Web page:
The road was wet, but it is not believed to have been a cause of the crash, the statement said. The Globe reported that there was also no defect found with the car that could have led to the crash. But a toxicology report found that both teenagers had tetrahydrocannabinol, or THC, the chemical compound found in marijuana, in their systems at the time of the crash. The police did not say whether the teenagers had smoked the drug immediately prior to the crash, and it does not cite the drug among the reasons for the incident. THC can remain in a person’s system for up to a week after use, according to the Federal Drug Administration.

“The effect of marijuana alone markedly increases the odds of a person thinking it is safe to drive drunk,” said Jane Allen, a public health analyst at RTI International, a North Carolina-based nonprofit that does research for government and commercial groups. And since people commonly use drugs and alcohol simultaneously, “that is definitely a safety concern,” she told the Globe.

Maine 2017

Two New Hampshire men who were involved in a fatal car crash in Lebanon, Maine, had attended a medical marijuana festival in the York County town, the Maine State Police told the Portland Press Herald. A spokesman said the driver lost control of his pickup truck, which overturned and pinned him underneath. Passers-by stopped and freed the man, but he died at the crash scene.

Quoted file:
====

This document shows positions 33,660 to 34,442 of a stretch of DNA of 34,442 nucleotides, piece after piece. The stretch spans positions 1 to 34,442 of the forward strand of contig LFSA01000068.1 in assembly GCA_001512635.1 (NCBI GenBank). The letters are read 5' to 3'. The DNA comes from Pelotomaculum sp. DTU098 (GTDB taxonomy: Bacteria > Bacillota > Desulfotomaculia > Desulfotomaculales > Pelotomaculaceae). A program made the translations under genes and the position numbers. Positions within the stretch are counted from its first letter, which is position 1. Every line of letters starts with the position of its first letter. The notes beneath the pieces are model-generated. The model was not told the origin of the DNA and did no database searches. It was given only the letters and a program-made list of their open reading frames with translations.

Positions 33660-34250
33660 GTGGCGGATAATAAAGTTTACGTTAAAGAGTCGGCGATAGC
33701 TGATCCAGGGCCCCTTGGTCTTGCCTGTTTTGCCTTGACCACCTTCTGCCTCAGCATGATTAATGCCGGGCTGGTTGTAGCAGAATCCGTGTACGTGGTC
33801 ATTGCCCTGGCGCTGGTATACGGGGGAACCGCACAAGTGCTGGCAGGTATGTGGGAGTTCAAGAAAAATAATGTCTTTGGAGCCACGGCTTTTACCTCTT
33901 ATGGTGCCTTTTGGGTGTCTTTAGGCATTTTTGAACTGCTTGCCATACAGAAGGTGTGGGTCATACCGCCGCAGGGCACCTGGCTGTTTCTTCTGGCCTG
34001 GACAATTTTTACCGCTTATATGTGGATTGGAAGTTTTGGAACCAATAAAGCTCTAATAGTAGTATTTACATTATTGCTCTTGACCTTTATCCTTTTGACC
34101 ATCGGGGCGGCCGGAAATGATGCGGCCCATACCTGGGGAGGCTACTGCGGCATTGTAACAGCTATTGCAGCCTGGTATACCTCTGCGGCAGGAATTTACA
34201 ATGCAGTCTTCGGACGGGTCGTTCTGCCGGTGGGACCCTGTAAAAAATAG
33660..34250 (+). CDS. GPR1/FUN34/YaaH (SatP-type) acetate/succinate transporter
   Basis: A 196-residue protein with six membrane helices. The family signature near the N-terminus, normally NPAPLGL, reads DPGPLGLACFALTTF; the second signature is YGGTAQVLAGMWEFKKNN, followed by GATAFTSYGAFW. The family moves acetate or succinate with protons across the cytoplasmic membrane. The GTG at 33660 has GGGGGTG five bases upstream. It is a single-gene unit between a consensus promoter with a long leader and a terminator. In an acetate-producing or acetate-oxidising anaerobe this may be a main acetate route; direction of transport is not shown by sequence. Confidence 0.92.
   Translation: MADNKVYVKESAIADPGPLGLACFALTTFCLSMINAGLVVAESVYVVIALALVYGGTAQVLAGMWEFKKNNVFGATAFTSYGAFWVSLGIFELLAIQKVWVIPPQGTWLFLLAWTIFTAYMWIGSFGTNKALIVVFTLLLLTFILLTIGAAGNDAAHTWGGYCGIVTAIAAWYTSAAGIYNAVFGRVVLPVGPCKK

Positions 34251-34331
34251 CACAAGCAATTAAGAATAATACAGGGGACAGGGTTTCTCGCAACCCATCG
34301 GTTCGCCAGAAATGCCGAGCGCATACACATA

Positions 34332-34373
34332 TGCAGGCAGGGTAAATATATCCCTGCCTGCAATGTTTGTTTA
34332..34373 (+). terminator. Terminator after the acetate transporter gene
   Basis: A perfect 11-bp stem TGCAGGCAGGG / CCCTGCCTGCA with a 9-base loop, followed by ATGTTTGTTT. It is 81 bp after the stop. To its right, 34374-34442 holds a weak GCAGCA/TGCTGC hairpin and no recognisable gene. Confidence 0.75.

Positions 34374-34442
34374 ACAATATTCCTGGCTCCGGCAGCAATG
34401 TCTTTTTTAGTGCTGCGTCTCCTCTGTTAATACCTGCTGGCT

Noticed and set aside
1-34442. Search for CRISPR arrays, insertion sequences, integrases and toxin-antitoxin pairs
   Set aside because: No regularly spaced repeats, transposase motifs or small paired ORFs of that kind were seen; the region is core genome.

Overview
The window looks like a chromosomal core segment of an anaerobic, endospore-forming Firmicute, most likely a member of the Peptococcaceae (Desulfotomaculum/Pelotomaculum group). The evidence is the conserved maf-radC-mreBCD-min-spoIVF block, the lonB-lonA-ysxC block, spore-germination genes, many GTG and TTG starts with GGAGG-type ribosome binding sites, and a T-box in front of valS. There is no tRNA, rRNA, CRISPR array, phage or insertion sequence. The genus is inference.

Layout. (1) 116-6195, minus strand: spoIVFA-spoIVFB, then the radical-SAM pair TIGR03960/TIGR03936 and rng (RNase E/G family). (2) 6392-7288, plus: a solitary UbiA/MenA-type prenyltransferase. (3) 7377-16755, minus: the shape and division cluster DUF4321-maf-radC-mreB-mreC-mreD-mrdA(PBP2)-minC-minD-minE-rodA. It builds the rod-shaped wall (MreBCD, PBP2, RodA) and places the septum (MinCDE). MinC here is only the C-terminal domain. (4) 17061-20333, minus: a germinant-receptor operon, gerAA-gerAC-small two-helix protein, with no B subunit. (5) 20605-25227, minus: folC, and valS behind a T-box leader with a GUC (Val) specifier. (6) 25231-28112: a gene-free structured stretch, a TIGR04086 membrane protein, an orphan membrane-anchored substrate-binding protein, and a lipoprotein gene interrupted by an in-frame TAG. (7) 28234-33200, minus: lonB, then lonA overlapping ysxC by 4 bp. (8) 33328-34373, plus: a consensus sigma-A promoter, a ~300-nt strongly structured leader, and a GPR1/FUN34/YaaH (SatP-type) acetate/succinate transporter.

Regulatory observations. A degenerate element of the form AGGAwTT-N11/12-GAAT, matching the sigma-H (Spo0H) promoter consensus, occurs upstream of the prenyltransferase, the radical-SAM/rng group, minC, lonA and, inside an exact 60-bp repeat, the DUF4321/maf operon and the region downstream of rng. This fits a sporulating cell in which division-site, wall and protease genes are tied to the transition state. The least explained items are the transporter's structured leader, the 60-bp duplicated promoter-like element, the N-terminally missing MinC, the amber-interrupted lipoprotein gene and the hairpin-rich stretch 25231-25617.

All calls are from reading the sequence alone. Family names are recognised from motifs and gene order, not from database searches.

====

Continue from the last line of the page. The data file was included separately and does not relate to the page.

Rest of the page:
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“Both men had attended a marijuana festival in Lebanon, and had left the event a few minutes before the crash,” he said. Though police did not identify the event, the only medical marijuana festival in Lebanon that past weekend was the “Live, Love, Laugh Festival,” which was held Aug. 18-20, according to the report. The paper said the event’s Facebook page said the festival featured “medibles and smokables” and was billed as “Southern Maine’s 4th Annual Green Love Celebration.”